“Did you hear about XXXTentacion?” he said, to all of us. The older dude who worked on our floor, that I didn’t know at all, was the one who broke the news to us that the young rapper, had been murdered in broad daylight. Seconds later, the video of him laying in his driver’s seat was on the large Mac displays we had in our office, back when I worked out of one of those. I hurriedly said “don’t show me,” because well, I can’t deal with seeing people breathing their last breaths, no matter how much the internet has desensitized us. I felt hollow for the rest of the day, and out of sorts: I was no fan of X due to the crimes tied to his name, but I knew he had talent, and I was two months removed from seeing him turn Rolling Loud Miami, into a total frenzy. He was gone now. Permanently. And I knew right there, in that moment, as I ate dinner, alone in a restaurant, that these rapper deaths would hit closer and closer to home. One day it would be someone I really had love for. I hoped I would be prepared. I was not.
I could say the rise of Pop Smoke in NYC was something you had to be there for; he got hot so fast that he was already stretching outside of the boundaries of tri-state area by spring 2019. I knew who he was, of course, I heard his songs, I thought they were cool, but I didn’t “get” what he was doing until I met him. I had no idea what to expect, after watching and reading his other interviews; rappers who haven’t been in music very long, can be standoffish, or guarded. He comes to the office, with just a few of his friends and his publicist, and he’s disarmingly cool, like someone I would’ve grown up with, even though I was at least 11 years older than him. What was most striking about Pop, was his happiness. He was happy to do press, to talk his shit, to be successful, to make music and be loved for it. But most importantly, he was happy to be himself, completely comfortable in his own skin in an industry that makes husks of promising young talent, because it only loves their output, with little care for the human being behind it. After I met Pop, Meet The Woo, his debut tape, made sense to me, the songs landed, he had a fan and supporter in me.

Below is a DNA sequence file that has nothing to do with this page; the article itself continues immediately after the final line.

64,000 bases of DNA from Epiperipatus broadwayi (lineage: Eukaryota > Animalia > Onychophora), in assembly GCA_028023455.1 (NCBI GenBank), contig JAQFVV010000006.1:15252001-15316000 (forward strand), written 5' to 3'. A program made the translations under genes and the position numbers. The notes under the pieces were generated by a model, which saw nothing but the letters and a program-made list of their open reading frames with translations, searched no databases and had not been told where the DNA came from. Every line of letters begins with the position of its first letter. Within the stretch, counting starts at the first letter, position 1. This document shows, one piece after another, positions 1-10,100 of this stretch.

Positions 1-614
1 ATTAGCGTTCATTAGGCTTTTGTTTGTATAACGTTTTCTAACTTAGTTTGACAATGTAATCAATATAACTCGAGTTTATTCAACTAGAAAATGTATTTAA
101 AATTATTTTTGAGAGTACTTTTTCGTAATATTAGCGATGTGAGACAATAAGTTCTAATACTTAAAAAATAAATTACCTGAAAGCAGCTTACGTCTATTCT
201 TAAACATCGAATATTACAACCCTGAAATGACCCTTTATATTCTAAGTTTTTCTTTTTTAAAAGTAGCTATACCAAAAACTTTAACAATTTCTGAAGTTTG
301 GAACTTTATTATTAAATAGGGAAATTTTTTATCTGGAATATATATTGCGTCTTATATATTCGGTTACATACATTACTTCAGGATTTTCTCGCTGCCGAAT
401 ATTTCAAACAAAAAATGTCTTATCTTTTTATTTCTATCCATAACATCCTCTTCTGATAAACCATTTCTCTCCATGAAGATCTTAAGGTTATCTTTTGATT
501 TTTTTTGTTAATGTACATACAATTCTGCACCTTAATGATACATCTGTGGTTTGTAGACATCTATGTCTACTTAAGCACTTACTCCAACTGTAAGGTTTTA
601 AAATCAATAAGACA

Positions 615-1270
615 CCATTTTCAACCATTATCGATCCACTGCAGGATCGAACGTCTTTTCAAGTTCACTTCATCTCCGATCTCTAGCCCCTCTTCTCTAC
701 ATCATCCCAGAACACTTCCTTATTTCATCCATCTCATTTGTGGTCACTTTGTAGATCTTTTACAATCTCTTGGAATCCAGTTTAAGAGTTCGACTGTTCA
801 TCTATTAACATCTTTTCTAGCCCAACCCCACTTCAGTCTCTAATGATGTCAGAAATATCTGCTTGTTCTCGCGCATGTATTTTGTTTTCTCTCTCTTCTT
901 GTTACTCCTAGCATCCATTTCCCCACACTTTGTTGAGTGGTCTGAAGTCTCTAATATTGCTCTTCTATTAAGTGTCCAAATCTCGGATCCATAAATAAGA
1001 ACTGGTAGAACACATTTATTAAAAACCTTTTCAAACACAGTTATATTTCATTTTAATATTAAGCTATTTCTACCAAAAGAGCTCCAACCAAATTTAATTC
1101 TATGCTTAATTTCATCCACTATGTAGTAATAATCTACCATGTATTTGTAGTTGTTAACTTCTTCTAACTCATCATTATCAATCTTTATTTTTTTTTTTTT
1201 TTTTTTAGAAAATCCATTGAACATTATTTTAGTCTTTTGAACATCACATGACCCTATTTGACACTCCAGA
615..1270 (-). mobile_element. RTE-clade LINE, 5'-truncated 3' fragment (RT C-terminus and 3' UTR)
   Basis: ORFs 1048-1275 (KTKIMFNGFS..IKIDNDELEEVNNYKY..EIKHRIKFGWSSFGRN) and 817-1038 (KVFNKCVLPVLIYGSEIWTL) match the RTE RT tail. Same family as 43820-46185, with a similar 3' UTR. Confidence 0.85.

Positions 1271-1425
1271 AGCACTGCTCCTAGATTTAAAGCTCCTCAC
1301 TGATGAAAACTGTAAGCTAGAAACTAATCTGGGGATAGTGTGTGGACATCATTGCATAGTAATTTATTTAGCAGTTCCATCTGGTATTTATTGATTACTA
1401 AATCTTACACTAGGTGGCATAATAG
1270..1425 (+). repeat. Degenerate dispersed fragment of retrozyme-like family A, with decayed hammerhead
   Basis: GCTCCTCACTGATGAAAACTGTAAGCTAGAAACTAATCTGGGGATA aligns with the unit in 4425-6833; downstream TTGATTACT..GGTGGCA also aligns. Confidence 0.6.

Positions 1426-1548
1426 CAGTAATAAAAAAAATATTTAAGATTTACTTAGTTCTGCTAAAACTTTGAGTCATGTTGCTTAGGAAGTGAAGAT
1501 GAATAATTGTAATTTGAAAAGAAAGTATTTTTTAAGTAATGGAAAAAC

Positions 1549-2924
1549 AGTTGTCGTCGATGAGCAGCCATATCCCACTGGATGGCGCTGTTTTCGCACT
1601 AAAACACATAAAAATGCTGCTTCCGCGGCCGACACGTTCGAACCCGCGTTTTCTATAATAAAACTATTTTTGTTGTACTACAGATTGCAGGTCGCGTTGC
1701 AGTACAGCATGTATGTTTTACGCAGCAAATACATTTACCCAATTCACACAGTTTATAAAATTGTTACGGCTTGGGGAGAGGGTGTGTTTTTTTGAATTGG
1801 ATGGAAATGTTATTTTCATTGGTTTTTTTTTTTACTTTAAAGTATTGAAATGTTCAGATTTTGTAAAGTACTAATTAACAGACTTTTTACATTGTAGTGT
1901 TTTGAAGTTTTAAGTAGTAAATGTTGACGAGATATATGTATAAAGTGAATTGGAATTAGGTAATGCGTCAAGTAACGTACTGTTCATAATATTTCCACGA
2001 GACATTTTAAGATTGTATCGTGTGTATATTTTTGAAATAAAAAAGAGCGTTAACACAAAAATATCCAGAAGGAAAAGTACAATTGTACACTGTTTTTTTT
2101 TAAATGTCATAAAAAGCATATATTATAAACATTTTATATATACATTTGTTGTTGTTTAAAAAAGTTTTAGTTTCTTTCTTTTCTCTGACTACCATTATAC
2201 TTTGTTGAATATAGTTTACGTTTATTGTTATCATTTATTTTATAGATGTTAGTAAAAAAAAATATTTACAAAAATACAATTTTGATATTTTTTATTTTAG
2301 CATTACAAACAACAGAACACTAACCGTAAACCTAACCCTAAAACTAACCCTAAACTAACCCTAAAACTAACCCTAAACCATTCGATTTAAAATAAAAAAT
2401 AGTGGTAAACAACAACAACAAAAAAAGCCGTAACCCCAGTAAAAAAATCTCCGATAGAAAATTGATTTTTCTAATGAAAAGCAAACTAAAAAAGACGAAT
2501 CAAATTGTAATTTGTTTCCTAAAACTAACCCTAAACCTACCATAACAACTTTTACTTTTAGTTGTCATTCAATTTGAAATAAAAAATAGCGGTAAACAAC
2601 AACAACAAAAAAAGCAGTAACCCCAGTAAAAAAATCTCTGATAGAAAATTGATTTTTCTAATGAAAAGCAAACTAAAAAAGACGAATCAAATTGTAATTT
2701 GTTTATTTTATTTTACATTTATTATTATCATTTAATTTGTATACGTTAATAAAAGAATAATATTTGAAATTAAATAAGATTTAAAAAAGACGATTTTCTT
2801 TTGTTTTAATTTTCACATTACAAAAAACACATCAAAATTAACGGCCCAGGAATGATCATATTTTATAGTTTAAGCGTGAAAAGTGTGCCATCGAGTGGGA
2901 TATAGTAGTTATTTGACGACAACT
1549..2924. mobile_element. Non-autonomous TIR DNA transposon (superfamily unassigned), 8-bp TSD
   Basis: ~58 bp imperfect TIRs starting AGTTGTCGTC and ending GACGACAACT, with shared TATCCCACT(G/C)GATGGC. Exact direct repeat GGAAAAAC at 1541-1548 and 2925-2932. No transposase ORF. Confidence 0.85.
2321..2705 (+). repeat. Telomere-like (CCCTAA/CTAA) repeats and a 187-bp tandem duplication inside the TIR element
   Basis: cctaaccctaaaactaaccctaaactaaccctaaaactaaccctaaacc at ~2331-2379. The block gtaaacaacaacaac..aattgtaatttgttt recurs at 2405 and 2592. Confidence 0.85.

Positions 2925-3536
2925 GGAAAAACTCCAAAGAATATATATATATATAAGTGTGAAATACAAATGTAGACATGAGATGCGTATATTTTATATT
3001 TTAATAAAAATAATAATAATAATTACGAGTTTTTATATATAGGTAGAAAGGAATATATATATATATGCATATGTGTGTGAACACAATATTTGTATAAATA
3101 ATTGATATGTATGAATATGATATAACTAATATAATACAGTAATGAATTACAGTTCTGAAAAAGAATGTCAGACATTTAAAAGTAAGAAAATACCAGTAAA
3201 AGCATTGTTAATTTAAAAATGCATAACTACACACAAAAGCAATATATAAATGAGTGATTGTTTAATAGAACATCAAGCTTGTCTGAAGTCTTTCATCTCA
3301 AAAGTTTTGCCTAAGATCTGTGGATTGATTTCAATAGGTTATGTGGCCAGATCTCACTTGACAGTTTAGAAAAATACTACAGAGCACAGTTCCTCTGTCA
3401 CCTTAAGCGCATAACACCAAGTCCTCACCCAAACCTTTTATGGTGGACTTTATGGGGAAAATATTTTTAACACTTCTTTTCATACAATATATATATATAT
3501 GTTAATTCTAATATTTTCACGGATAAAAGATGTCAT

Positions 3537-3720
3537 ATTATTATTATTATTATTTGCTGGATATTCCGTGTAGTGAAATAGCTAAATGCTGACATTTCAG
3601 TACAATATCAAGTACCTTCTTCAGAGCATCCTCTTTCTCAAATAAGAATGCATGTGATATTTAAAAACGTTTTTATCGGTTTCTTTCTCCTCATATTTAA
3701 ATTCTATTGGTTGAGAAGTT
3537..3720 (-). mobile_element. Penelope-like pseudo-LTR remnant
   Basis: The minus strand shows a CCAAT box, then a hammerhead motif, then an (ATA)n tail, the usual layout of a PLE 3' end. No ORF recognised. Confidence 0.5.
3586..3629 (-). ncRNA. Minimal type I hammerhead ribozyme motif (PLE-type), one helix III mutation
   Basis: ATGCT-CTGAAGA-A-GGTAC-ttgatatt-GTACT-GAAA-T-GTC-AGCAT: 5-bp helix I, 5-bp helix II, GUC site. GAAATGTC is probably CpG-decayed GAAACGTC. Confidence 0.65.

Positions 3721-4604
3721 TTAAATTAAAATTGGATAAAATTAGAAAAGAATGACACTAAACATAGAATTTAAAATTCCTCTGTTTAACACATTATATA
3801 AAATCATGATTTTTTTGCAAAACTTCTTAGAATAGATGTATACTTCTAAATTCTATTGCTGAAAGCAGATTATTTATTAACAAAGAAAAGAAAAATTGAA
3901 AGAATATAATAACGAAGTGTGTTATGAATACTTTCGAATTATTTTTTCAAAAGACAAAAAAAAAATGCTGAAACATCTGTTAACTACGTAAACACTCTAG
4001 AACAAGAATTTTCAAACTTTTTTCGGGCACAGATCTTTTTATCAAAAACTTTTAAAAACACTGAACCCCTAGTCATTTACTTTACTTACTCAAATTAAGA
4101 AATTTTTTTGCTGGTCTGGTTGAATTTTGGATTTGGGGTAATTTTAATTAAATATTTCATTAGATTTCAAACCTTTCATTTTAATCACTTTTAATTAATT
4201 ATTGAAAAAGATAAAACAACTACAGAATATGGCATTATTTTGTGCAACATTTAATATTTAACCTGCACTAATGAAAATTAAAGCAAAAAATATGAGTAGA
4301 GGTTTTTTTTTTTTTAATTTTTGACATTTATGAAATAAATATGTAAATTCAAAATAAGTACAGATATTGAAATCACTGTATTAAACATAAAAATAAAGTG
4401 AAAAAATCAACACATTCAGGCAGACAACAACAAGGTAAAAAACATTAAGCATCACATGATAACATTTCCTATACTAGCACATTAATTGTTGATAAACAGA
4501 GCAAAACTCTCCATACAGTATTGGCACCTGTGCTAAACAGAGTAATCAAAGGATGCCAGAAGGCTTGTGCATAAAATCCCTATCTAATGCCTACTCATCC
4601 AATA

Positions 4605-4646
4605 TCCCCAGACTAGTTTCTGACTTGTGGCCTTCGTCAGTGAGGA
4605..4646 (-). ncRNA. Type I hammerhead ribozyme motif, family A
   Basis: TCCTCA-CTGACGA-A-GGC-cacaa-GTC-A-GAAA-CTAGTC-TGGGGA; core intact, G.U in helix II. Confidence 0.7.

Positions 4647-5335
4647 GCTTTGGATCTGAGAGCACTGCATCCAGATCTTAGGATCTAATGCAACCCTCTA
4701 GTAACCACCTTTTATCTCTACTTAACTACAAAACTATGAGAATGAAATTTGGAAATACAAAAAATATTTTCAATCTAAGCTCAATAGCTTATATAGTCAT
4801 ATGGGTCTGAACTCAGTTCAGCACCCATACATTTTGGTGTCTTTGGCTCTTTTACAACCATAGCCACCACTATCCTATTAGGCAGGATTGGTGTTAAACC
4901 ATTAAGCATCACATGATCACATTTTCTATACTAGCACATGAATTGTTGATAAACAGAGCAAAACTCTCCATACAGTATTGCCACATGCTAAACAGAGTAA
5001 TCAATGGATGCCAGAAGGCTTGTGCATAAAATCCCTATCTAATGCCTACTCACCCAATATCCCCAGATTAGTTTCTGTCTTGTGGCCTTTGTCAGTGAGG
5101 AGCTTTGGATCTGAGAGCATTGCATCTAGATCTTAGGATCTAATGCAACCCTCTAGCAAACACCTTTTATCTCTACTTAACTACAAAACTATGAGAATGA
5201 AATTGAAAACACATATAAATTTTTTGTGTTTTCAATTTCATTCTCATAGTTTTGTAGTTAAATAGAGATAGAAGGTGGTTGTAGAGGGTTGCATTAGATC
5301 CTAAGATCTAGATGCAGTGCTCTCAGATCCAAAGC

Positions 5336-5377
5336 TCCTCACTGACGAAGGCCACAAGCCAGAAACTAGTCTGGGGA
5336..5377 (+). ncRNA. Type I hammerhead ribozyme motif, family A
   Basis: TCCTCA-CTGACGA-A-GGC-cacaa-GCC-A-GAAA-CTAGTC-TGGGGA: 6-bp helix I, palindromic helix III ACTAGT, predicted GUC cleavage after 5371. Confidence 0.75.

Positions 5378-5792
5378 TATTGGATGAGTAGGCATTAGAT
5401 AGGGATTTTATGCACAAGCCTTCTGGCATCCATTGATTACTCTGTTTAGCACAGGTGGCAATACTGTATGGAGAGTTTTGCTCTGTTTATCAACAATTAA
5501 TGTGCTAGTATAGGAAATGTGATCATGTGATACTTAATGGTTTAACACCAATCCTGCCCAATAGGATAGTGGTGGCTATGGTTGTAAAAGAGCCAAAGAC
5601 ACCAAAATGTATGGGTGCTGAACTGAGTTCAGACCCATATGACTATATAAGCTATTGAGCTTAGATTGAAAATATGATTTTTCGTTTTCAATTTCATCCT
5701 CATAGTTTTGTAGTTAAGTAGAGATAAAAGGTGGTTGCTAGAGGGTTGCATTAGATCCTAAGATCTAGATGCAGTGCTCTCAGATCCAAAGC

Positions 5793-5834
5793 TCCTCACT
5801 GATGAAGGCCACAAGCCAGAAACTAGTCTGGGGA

Y’all know where I work, and you know what we on when the new year starts….the Freshman List. Every year, it’s a who’s who of the rappers who are up next (and with the speed of how rap moves, those who are up now). January 2020, Pop Smoke came to the office to do his Freshman pitch, where he is interviewed by staffers about what his next steps are for the year, he discusses why he should be a Freshman and how he feels about the idea, things of that nature. I was working on something else, so I was going to check on Pop when he got out of the meeting. It was kind of late, like 7 or 8 pm, and he strolled out of the back, the same stocky, star power-exuding dude I remembered. He, of course, got picked to be a Freshman, because understand: he HAD to be. He loomed LARGE in the city (and beyond), he WAS Brooklyn Drill to most people, by far the most recognizable act within it. I dapped him up and told him congrats, and he def poked fun at how muscular I was after I shook his hand (likely too strongly)…which is crazy, cause he was also strong as shit. It was great to see him, and he was ecstatic to be a part of this.